The below is my understanding (which appears to have turned into somewhat of a ramble, perhaps):
Buddhism hinges on the concept of an "afterlife". If there is no "afterlife", then by committing suicide, there is the cessation of all feeling (vedanā). The Bahuvedanīya Sutta (MN 59)
describes various kinds of "pleasures", citing "cessation of perception & feeling" as a "pleasure" higher/more refined than all others, even though there is no feeling.
Similarly, the Nibbānasukha Sutta (AN 9.34)
speaks of Nibbana/Nirvana as pleasant, even though nothing is felt there.
Buddhism describes a continuum of experience or mindstream, but there is no absolute self to be found there. You are not the same person that you were ten years ago. It is also not just saying that the self you were back then is different than the self that you are now, since that is assuming a certain self in the first place. Assuming a self won't lead to liberation.
Assuming the Buddha's teaching is true, if one commits suicide with some craving left, the mindstream does not cease, and the mindstream continues into a different configuration (which can conceptually be referred to as a sense of being in a space, the "I am" conceit attached to a body in a "world", "realm", or "dimension", like "a hell", "a heaven", "human realm", "what it's like to be XYZ", etc.).
I trust there is such an "afterlife", not necessarily in terms described in the suttas or Christianity (e.g. swallowing red-hot iron balls--though I'm open to that being the case), but in more fundamentally mind-driven ways: hell could be a place of utter madness and chaos where the mind is tormented and despaired trying to make sense of a shattered and overwhelming experience, while heaven could be a place of greater subtletly, purity, silence, peace, benevolent intention, while a "lesser heaven" could simply be more ecstatic/hedonic.
Some will say that hell and heaven are "purely mental". I think they are purely mental in the same exact way that this present human existence is "purely mental" (whether it is or not). We are interested in phenomenology here, so whether things are purely mental or not doesn't really matter.
Buddhism is about how to lead your life in the present moment to be freed from suffering now and "for the rest of your life", but it is also about finding the absolute end of aging, sickness, and death (cf. MN 26
). This dreadful trio doesn't simply vanish upon death itself. When "birth is ended" upon full awakening, it is both in the present moment and "forever".
Buddhism thus teaches the afterlife and the cessation of the afterlife. Now this concept of an afterlife is difficult to be open to for most people brought up within the West (at least), within the consensus atheist-materialist-scientist paradigm; not only because it is difficult to prove, but more importantly because those within that paradigm tend to have a positive belief that there is no such thing as an afterlife, and the concept is often dismissed by principle as nonsensical. Small pieces of evidence are discarded as delusion or coincidence, with another "reasonable" yet undescribed reason being given. Shakespeare writes "There are more things in heaven and earth than are dreamt of in your philosophy". The universe is indeed strange and vast, with mind-boggling breadth of possibilities.
The good news
for you is that you don't need to believe in all this afterlife thing. You can practice Buddhist teachings and have them be immensely beneficial in the here-and-now. Having mundane right view (more or less: there is an afterlife, various "realms", and karma/kamma and its fruit) is beneficial as it encourages one to practice, but you can still practice without this mundane right view.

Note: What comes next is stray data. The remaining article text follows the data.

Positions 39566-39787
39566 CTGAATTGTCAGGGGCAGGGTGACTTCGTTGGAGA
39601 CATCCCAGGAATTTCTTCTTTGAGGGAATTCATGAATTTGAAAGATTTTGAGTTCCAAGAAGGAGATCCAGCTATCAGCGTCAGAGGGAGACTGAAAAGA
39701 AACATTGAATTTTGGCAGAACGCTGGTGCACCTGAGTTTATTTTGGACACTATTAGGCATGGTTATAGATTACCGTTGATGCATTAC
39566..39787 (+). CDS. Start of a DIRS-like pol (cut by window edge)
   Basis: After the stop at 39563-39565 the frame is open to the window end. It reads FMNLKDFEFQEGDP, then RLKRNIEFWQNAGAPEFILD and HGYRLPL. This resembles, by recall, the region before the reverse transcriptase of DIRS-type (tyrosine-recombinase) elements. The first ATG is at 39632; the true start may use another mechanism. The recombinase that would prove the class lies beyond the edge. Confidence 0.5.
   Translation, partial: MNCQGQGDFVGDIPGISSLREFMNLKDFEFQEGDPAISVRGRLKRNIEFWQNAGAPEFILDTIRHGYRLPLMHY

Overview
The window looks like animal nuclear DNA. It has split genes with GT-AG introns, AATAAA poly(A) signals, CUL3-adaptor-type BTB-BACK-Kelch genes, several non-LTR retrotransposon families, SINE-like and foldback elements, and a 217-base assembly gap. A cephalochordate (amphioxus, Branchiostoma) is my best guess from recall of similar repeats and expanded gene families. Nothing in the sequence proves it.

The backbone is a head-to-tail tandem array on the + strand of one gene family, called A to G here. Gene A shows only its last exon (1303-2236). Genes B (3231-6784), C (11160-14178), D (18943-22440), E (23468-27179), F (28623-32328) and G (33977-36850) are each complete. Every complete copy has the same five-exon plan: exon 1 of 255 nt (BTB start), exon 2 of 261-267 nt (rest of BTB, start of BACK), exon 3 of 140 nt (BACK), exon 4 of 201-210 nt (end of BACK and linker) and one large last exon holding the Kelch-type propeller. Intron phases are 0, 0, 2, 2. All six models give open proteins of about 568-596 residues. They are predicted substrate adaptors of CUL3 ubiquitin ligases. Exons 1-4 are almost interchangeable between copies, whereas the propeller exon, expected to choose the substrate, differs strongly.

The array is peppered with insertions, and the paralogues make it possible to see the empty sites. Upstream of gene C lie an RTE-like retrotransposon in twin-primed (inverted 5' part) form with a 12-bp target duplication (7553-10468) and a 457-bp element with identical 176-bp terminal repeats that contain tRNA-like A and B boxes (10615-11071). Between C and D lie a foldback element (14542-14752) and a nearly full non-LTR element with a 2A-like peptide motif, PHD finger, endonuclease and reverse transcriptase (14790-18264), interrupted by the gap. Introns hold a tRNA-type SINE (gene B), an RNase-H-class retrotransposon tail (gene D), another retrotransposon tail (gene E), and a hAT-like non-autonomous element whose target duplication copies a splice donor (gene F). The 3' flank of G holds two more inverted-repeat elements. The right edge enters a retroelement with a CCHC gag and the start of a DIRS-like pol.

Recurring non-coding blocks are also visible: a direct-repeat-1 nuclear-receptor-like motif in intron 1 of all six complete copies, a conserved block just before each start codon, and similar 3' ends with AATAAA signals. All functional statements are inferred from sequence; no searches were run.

The Kālāma Sutta (AN 3.65)
mentions something that resembles Pascal's wager:
This noble disciple, Kālāmas, whose mind is in this way without enmity, without ill will, undefiled, and pure, has won four assurances in this very life.
- The first assurance he has won is this: ‘If there is another world, and if there is the fruit and result of good and bad deeds, it is possible that with the breakup of the body, after death, I will be reborn in a good destination, in a heavenly world.’
- The second assurance he has won is this: ‘If there is no other world, and there is no fruit and result of good and bad deeds, still right here, in this very life, I maintain myself in happiness, without enmity and ill will, free of trouble.
- The third assurance he has won is this: ‘Suppose evil comes to one who does evil. Then, when I have no evil intentions toward anyone, how can suffering afflict me, since I do no evil deed?’
- The fourth assurance he has won is this: ‘Suppose evil does not come to one who does evil. Then right here I see myself purified in both respects.’
but also this famous passage:
Come, Kālāmas, do not go by oral tradition, by lineage of teaching, by hearsay, by a collection of scriptures, by logical reasoning, by inferential reasoning, by reasoned cogitation, by the acceptance of a view after pondering it, by the seeming competence of a speaker, or because you think: ‘The ascetic is our guru.’ But when you know for yourselves: ‘These things are wholesome; these things are blameless; these things are praised by the wise; these things, if accepted and undertaken, lead to welfare and happiness,’ then you should live in accordance with them.
So, in the end, yes, Buddhist teachings include "heavens" and "hells", but that is not the most important point, and if you are not open to these aspects (or their descriptions), I hope it won't deter you from seeing the value in the rest of the teachings, the more important ones, which are visible here-and-now for yourself through direct experience.
I hope this is helpful and not misrepresentative of the Buddha's teachings.